Was something really wrong with me because I wasn't "over it yet"… because I was so very far from being admirably stoic? Not only did I hurt almost nonstop with longing for my sweet doggy, but I had no desire to go anywhere or see anyone. No one was comfortable around my grief and it just took so much energy for me to pretend everything was normal in front of them- that my whole world hadn't been shattered. For me, the thought of getting another dog at that point felt like a traitorous act. People didn't understand, I didn't want to wallow in my pain, I wanted to honor it and let it breathe. I wanted to honor Buttons and all our years together. Was that really such a bad thing?

Some weeks later, I sat once again alone in front of my TV. This time, it was to join the rest of the world in watching the horrible aftermath of the Beslan school hostage crisis. Three hundred and thirty-four hostages were killed including 186 children. I watched, nearly mesmerized as parents and grandparents- grown men and women, threw themselves weeping and wailing on the coffins of their sons and daughters, siblings, nieces and nephews. They held nothing in, but outwardly expressed their unbelievable pain. Sure, it was messy- all that unedited grief and emotion, and in my own heart, I knew it was also really healthy… healthy, authentic grieving.

And so more and more everyday, I took my cue from those brave Russian people. I stopped trying to distract myself and make myself feel better. I no longer told myself it was time to get over it already. Instead, I began leaning even deeper into my pain. I gave myself permission to feel everything as I gave my mourning free and total rein.

There were times when I feared that my seemingly endless tears would destroy me. There were times when I prayed that they would. But at one point, lost in all that emotional messiness and tumult, something totally unexpected happened: the agony merged with what felt like ecstasy.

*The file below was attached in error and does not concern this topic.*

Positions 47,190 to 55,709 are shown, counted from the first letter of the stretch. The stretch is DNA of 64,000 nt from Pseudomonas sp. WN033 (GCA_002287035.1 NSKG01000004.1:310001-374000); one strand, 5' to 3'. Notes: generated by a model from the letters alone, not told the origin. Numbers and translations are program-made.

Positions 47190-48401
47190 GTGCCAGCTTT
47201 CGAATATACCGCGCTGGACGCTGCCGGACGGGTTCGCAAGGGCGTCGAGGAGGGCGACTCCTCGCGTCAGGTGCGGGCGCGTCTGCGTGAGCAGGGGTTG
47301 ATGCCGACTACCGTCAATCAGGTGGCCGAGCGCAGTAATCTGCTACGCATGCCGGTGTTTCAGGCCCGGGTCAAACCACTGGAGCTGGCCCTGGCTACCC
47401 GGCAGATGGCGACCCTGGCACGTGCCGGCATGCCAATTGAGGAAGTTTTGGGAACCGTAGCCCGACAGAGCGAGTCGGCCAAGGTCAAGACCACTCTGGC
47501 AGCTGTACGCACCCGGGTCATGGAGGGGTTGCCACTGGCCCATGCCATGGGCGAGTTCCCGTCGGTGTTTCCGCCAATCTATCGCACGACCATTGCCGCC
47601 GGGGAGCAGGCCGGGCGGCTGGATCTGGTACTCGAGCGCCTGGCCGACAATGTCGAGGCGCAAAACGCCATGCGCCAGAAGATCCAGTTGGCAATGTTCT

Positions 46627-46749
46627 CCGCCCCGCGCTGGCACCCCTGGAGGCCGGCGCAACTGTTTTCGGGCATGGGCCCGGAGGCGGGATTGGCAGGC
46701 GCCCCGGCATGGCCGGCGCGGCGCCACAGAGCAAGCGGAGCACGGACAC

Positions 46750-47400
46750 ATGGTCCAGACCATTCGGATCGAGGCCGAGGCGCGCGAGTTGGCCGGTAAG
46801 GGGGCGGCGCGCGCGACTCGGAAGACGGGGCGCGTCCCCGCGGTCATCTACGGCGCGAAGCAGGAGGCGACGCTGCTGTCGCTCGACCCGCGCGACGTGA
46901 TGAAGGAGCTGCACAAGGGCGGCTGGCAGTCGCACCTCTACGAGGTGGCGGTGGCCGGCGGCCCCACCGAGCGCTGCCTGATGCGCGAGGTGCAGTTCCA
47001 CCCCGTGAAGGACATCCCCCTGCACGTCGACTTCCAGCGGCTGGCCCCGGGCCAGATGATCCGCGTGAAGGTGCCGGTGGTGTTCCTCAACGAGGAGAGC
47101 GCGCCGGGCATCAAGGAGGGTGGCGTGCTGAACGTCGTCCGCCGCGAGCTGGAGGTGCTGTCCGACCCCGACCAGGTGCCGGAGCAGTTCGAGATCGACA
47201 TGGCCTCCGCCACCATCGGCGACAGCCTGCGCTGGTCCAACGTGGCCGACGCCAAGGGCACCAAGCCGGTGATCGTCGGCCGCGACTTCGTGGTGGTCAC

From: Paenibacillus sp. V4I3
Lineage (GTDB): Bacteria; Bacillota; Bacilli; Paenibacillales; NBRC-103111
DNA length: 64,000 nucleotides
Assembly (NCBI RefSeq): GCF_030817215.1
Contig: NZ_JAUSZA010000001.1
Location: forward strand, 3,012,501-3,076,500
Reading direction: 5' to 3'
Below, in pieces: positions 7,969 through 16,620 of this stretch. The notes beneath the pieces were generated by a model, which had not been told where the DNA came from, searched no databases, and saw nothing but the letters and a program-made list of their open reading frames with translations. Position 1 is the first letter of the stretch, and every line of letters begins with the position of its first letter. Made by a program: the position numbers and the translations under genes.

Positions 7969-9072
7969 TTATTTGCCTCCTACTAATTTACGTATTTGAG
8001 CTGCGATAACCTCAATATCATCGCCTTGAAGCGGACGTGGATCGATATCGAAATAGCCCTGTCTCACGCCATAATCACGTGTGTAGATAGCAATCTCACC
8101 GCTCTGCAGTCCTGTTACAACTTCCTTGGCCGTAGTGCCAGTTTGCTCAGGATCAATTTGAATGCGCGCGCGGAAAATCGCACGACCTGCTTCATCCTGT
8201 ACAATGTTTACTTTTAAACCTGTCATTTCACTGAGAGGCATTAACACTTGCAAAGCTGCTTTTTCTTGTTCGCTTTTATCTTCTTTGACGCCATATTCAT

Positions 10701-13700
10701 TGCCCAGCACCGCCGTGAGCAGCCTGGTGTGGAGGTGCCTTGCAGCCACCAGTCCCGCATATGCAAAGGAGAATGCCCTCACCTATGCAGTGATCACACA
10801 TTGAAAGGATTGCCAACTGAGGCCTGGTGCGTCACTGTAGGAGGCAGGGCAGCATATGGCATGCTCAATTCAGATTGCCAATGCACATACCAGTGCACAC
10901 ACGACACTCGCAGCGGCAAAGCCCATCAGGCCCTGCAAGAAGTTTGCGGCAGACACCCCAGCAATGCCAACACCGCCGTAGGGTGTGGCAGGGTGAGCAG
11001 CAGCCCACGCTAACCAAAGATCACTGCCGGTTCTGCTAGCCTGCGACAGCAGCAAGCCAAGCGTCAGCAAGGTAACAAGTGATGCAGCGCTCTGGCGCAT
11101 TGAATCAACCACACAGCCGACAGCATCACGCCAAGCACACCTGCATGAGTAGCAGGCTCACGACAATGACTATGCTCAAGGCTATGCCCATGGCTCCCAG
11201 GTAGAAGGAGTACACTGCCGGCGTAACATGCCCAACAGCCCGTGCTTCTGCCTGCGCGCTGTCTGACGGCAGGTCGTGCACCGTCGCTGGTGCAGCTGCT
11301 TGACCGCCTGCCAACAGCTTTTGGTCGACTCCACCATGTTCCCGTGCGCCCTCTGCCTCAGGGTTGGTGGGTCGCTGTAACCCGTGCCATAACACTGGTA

When I rode it to its depth, my grief catapulted me into the ever-present moment. No past, no future, just the eternal now- where everything is always ok. Where, when the mind stops thinking and spewing its endless chatter, dialogue, and commentary, and all there is, is love.

I had found the gift that had been waiting for me deep inside all that grief: the experience of the depth of my pain being in direct proportion to the depth of my love. And then I knew. Buttons hadn't left me at all- she hadn't gone anywhere. The part of her that really mattered was right there in my heart, where the only true solace resides. What had been required of me, was my having to surrender fully to the pain, in order to find her again. Because the truth was, it was never JUST pain… and my girl, Buttons was never, JUST a dog.”

©2010 Nadine M. Rosin Posted here by Pets We Loved with written permission of the author

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Nadine M. Rosin is a certified holistic pets/toxic-free living consultant, pet bereavement facilitator and author of The Healing Art of Pet Parenthood a true story about the human-animal bond, healing cancer holistically, senior canine care, and an empowering new take on the grieving process when a beloved animal passes away. Available on Amazon and all online book retailers. Can be ordered worldwide through any brick & mortar bookstore